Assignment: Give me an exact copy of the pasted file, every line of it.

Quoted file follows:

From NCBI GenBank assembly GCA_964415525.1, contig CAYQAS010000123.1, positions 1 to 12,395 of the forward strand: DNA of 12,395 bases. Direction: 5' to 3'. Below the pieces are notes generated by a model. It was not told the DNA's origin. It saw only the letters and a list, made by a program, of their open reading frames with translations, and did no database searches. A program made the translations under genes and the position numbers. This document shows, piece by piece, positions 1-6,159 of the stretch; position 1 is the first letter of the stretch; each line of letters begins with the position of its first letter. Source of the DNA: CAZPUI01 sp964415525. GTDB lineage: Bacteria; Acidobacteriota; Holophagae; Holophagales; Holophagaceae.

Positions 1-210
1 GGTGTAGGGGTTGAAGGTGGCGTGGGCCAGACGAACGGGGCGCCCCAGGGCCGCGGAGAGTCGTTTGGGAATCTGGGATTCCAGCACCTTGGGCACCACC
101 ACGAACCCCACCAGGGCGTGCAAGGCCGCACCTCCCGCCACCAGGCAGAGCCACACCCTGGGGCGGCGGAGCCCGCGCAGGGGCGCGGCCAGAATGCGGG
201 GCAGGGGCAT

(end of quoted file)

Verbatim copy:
From NCBI GenBank assembly GCA_964415525.1, contig CAYQAS010000123.1, positions 1 to 12,395 of the forward strand: DNA of 12,395 bases. Direction: 5' to 3'. Below the pieces are notes generated by a model. It was not told the DNA's origin. It saw only the letters and a list, made by a program, of their open reading frames with translations, and did no database searches. A program made the translations under genes and the position numbers. This document shows, piece by piece, positions 1-6,159 of the stretch; position 1 is the first letter of the stretch; each line of letters begins with the position of its first letter. Source of the DNA: CAZPUI01 sp964415525. GTDB lineage: Bacteria; Acidobacteriota; Holophagae; Holophagales; Holophagaceae.

Positions 1-210
1 GGTGTAGGGGTTGAAGGTGGCGTGGGCCAGACGAACGGGGCGCCCCAGGGCCGCGGAGAGTCGTTTGGGAATCTGGGATTCCAGCACCTTGGGCACCACC
101 ACGAACCCCACCAGGGCGTGCAAGGCCGCACCTCCCGCCACCAGGCAGAGCCACACCCTGGGGCGGCGGAGCCCGCGCAGGGGCGCGGCCAGAATGCGGG
201 GCAGGGGCAT